In some of these embodiments, the skew signal select circuit includes a multiplexer that is configured to receive the plurality of internal clock signals and a “fine” delay chain and phase interpolator circuit that is electrically coupled to an output of the multiplexer. Alternatively, the skew signal select circuit may include a multiplexer that is configured to receive the plurality of internal clock signals and a phase interpolator circuit that is electrically coupled to a pair of outputs of the multiplexer. In this latter case, the skew signal select circuit may not require the use of a “fine” delay chain.

Further embodiments of the present invention include methods of generating a clock signal having a full-period programmable skew characteristic, by generating a plurality of internal clock signals that have equivalent frequencies, but are phase shifted relative to each other in equal time increments. At least one of the plurality of internal clock signals is then selected, in response to a coarse skew select signal. A selected skew signal is then generated from the at least one selected plurality of internal clock signals. A plurality of divide-by-N clock signals are generated in response to the selected skew signal. The plurality of divide-by-N clock signals, which are of equal frequency, are phase shifted relative to each other in increments of 360°/N, where N is a positive integer greater than one. One of these plurality of divide-by-N clock signals is selected in response to a time unit position signal. The selected divide-by-N clock signal is then synchronized to the selected skew signal. In still further embodiments, a pair of differential divide-by-N output clock signals are generated from the synchronized divide-by-N clock signal.

BRIEF DESCRIPTION OF THE DRAWINGS

FIG. 1 is a timing diagram that illustrates a plurality of divide-by-N clock signals that are edge aligned.

FIG. 2 is a block diagram of a PLL-based clock driver according to an embodiment of the present invention.

FIG. 3 is a block diagram of a clock driver according to another embodiment of the present invention.

FIG. 4A is a timing diagram that illustrates the range of a full-period of programmable skews that apply to a divide-by-N clock signal, where N=1 and the coarse time range is from −((3×N)−1) to +((3×N)−1) & INVERT.

FIG. 4B is a timing diagram that illustrates the range of a full-period of programmable skews that apply to a divide-by-N clock signal, where N=2 and the coarse time range is from −((3×N)−1) to +((3×N)−1) & INVERT.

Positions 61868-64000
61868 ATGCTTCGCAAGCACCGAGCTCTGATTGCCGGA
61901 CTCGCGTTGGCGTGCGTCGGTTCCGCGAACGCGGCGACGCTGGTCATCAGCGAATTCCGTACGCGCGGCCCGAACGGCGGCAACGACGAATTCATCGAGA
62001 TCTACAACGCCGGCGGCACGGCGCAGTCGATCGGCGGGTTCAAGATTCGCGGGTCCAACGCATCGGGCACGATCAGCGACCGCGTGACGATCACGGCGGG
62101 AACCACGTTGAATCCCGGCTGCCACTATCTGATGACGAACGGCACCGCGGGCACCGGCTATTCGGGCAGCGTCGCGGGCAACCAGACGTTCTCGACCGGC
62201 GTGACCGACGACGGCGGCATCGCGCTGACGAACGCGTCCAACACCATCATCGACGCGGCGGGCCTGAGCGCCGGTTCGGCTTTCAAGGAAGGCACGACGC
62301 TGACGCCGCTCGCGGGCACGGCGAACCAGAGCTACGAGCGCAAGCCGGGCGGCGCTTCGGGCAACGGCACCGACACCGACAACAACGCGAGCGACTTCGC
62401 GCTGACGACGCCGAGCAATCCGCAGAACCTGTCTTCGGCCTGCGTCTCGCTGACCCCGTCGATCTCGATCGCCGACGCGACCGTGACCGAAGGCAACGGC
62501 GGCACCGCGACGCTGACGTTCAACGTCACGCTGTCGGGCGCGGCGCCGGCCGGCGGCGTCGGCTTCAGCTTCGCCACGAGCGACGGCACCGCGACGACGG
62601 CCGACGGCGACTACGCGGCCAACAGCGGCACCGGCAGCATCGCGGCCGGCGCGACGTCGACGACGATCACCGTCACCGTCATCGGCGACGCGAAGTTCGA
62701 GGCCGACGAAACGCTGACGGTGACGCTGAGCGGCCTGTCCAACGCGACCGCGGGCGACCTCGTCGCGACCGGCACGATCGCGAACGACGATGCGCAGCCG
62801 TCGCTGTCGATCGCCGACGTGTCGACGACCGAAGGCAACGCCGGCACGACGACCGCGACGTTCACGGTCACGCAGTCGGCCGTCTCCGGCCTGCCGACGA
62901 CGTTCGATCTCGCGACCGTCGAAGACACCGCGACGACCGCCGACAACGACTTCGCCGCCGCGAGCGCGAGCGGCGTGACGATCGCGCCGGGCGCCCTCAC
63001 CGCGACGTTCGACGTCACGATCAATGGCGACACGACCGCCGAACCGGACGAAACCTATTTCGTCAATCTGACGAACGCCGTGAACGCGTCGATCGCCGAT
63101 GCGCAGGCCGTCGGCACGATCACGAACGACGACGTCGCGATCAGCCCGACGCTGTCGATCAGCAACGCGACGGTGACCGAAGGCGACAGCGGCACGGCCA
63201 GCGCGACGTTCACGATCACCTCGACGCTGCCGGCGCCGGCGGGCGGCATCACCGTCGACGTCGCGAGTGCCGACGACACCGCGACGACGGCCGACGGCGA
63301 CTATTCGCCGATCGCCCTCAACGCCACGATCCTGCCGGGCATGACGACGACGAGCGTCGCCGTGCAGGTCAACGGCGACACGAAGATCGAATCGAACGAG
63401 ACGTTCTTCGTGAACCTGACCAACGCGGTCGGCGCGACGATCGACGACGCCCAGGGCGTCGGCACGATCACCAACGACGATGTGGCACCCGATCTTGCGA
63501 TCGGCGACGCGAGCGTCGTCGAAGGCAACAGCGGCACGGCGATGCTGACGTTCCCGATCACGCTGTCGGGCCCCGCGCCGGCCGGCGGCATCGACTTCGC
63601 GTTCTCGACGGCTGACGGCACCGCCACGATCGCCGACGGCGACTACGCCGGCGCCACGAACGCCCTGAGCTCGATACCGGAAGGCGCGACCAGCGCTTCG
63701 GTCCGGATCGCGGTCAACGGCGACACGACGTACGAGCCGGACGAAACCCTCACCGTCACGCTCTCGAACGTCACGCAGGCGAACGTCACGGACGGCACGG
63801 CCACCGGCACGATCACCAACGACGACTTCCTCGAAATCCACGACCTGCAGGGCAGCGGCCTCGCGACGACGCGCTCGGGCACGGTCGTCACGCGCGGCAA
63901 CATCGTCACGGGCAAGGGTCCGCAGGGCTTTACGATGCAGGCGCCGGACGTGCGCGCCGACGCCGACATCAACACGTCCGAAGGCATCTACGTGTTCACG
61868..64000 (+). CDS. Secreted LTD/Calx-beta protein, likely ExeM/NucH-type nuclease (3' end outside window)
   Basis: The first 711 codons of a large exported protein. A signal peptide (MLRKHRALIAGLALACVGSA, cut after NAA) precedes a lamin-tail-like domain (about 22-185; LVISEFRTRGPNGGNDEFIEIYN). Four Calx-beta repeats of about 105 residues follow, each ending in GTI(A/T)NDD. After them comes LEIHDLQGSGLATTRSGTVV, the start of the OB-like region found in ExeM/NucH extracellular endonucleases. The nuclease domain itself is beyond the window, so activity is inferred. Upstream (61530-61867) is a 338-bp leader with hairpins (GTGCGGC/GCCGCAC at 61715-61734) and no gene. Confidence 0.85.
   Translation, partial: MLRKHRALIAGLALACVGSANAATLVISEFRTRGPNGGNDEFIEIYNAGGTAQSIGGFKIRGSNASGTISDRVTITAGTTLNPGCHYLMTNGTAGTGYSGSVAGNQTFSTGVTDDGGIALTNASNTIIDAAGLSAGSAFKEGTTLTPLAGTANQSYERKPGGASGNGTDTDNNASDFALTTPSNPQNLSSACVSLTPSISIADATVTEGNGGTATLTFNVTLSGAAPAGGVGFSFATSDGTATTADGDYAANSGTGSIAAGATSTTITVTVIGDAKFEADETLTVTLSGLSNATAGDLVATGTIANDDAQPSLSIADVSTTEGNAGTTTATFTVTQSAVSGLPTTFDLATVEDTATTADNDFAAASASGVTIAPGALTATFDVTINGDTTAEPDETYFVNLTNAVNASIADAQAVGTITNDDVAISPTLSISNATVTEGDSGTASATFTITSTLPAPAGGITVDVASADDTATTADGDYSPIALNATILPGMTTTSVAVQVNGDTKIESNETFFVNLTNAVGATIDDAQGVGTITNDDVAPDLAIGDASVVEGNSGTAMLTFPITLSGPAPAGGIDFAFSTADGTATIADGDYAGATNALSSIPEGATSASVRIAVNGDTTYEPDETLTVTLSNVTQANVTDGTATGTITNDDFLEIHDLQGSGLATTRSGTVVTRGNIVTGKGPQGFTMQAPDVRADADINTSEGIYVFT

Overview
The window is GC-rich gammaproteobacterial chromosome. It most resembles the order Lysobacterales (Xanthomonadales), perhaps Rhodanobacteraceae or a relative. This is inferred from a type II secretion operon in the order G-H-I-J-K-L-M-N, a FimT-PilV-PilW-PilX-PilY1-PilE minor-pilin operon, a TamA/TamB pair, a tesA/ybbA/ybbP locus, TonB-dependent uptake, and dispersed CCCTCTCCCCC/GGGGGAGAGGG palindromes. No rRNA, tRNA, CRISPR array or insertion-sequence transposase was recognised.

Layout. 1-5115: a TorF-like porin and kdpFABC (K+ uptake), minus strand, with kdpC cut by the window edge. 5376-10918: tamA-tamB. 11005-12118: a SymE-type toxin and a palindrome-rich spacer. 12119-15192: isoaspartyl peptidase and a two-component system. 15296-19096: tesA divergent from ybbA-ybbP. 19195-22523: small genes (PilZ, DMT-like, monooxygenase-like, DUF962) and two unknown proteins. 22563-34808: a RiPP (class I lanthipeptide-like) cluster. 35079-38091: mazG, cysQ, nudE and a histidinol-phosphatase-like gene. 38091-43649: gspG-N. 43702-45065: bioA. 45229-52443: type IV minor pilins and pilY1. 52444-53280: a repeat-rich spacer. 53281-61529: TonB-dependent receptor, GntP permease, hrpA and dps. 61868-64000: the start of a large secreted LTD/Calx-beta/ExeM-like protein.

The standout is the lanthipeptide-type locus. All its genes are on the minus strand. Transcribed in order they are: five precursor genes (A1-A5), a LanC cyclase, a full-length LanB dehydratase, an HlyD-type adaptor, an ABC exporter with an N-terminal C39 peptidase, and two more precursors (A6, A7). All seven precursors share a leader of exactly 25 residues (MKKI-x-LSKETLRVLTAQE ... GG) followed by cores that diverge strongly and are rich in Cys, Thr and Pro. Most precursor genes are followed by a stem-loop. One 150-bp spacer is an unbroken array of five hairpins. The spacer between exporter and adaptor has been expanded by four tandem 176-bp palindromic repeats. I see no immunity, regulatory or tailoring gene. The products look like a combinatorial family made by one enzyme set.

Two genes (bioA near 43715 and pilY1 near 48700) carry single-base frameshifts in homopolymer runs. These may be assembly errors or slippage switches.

FIG. 4C is a timing diagram that illustrates the range of a full-period of programmable skews that apply to a divide-by-N clock signal, where N=3 and the coarse time range is from −((3×N)−1) to +((3×N)−1) & INVERT.

FIG. 5 is a timing diagram that illustrates a plurality of divide-by-4 clock signals that are phase-shifted by 90° relative to each other, with each signal possessing a T/4 (one-quarter period) skew characteristic.

FIG. 6A is a block diagram of an output stage of a clock driver according to additional embodiments of the present invention

FIG. 6B is a block diagram of a synchronization unit that may be used in the output stage illustrated by FIG. 6A.

DETAILED DESCRIPTION OF PREFERRED EMBODIMENTS

The present invention now will be described more fully herein with reference to the accompanying drawings, in which preferred embodiments of the invention are shown. This invention may, however, be embodied in many different forms and should not be construed as being limited to the embodiments set forth herein; rather, these embodiments are provided so that this disclosure will be thorough and complete, and will fully convey the scope of the invention to those skilled in the art. Like reference numerals refer to like elements throughout and signal lines and signals thereon may be referred to by the same reference characters. Signals may also be synchronized and/or undergo minor boolean operations (e.g., inversion) without being considered different signals. The suffix B (or prefix symbol “/”) to a signal name may also denote a complementary data or information signal or an active low control signal, for example.